On the contrary covert medication ensures strict following of a treatment regime. It serves the purpose of regular and accurate dose administration, thus preventing overdosing or abuse. In the context of Pakistan, mental health disorders are still considered taboo and stereotyped. The person who gets to know of their mental health disease loses hope and gives up on life. Moreover, social repercussions, for instance stereotyping of the patient and family, augments the suffering. Covert medication limits the news of psychiatric disorder to the family thus preventing from social consequences and relapses are minimised by regular administration. Moreover, ignorant of covert medication, the patients enjoy their life.




The subject of covert medication in psychiatry must be an open discourse. Practicing psychiatrists and nurses must be aware of covert medication and its utility in patients who lack insight. Psychiatrists, no matter fewer in number, must come together to share knowledge and experiences and develop contextual code of conduct for practice. Furthermore, specific health educational materials for families covertly medicating their loved ones must be developed and disseminated. Moreover, large scale longitudinal studies must be conducted to assess the impact of covert medication in psychiatric patients. Qualitative studies about the perceptions of family members and challenges faced in covert medication must be explored to have an in depth understanding.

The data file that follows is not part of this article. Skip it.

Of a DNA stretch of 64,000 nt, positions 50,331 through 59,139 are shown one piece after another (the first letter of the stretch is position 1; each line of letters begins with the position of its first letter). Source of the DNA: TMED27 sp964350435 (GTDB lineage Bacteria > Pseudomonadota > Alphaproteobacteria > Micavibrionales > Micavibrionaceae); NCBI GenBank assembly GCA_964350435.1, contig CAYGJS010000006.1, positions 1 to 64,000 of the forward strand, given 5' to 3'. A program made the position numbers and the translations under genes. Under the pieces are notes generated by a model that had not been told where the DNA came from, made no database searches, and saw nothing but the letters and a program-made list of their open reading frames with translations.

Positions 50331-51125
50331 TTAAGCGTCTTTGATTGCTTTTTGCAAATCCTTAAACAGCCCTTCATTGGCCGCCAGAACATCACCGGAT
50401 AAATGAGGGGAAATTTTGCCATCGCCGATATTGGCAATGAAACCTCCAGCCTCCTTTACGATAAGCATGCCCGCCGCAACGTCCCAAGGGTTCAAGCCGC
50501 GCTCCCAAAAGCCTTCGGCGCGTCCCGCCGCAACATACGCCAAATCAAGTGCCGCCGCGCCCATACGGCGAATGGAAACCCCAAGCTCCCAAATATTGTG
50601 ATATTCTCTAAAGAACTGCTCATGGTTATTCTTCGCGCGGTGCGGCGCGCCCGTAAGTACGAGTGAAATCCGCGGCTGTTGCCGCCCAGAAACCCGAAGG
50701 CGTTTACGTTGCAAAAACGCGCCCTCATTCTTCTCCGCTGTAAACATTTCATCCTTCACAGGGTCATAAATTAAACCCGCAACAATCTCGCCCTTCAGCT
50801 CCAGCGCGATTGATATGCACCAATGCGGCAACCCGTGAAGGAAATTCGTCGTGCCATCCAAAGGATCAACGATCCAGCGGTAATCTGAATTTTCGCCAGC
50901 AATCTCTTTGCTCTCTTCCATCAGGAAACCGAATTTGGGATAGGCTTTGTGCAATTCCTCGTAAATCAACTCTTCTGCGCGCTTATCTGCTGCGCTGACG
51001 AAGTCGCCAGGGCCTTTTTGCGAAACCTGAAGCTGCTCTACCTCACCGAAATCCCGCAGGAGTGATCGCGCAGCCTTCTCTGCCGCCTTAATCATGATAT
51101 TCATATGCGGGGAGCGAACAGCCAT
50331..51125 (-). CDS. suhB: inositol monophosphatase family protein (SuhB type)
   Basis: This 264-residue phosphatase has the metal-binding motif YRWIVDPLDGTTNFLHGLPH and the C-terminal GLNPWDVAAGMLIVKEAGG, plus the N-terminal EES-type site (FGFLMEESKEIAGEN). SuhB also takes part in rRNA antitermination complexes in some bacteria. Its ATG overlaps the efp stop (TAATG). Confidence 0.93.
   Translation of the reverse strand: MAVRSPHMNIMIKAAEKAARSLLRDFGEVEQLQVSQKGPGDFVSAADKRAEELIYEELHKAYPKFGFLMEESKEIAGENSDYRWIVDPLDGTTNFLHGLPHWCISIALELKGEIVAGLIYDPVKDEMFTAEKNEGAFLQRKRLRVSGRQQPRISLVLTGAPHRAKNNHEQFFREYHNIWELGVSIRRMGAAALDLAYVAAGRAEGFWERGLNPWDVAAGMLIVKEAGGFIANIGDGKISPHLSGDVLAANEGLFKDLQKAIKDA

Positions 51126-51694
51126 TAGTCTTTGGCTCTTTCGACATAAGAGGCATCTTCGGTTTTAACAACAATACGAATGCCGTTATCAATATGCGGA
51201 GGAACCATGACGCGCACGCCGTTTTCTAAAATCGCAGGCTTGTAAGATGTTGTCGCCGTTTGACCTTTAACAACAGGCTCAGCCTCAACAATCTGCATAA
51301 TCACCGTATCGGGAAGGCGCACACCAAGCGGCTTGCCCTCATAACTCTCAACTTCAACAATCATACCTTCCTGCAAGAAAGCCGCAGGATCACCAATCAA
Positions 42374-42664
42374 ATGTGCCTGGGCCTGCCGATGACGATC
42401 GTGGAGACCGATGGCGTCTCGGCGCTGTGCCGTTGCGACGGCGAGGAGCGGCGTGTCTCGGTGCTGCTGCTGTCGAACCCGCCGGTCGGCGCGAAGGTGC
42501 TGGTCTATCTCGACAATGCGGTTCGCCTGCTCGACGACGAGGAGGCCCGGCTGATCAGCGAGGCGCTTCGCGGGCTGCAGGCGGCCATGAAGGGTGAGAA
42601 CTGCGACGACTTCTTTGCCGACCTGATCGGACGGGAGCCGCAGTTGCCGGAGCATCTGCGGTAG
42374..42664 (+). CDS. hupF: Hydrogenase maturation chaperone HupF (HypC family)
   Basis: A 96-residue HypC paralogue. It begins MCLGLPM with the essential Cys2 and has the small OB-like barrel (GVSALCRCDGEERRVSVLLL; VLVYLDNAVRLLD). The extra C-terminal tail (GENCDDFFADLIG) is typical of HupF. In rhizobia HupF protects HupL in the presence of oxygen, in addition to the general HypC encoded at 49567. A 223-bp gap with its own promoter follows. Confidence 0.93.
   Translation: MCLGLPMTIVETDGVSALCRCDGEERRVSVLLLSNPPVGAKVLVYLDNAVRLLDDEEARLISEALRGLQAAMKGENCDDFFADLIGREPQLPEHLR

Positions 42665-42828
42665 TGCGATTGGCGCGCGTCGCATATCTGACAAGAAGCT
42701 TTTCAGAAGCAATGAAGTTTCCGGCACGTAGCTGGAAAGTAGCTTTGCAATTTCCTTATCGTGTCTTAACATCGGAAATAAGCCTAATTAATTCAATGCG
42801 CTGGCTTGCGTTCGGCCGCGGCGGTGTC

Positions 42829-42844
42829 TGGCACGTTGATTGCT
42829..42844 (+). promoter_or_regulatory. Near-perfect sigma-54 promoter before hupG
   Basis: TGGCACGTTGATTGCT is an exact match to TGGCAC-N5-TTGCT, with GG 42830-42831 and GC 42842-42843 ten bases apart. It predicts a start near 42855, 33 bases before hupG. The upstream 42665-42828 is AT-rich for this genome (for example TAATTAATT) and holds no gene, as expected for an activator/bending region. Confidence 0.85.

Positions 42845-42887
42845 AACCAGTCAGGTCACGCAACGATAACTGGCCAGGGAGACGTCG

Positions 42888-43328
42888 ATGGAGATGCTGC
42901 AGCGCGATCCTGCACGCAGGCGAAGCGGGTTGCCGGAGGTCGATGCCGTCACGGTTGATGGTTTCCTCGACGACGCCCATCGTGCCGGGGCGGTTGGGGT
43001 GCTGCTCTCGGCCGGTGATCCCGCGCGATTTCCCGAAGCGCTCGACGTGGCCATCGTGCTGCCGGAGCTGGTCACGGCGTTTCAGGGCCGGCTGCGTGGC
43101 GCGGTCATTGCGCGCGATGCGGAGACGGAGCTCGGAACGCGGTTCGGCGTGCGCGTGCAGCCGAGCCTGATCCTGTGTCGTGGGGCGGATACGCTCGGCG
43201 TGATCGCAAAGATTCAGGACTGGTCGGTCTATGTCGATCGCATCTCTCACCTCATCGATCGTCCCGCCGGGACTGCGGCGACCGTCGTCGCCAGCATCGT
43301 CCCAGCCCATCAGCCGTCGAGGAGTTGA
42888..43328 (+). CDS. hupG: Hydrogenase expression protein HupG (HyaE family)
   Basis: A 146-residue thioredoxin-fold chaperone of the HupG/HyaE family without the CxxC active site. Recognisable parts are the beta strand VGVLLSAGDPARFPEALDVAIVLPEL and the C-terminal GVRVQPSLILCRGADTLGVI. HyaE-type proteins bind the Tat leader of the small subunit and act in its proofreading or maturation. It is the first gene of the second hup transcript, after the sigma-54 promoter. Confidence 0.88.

To close the gap between urban and rural health care accessibility, digital technology and tele-psychiatry clinics must be established. The health care professionals in primary healthcare centres must be trained in mental health promotion, prevention, identification, and referral of patients and families.

In the context of Pakistan, familial decision-making must be advocated and adopted as health care policy in cases with chronic mental health disorders. Covert medication of chronic psychiatric patients lacking insight and active refusal of treatment in consultation with the family must be allowed to the psychiatrist and the practice must be protected by law and code of conduct. Lastly, it must be the family's decision whether to continue to covertly medicate the patient even after resumption of insight or not. The family must not be coerced ethically by health care professionals or legally by law to reveal the disease to the patient.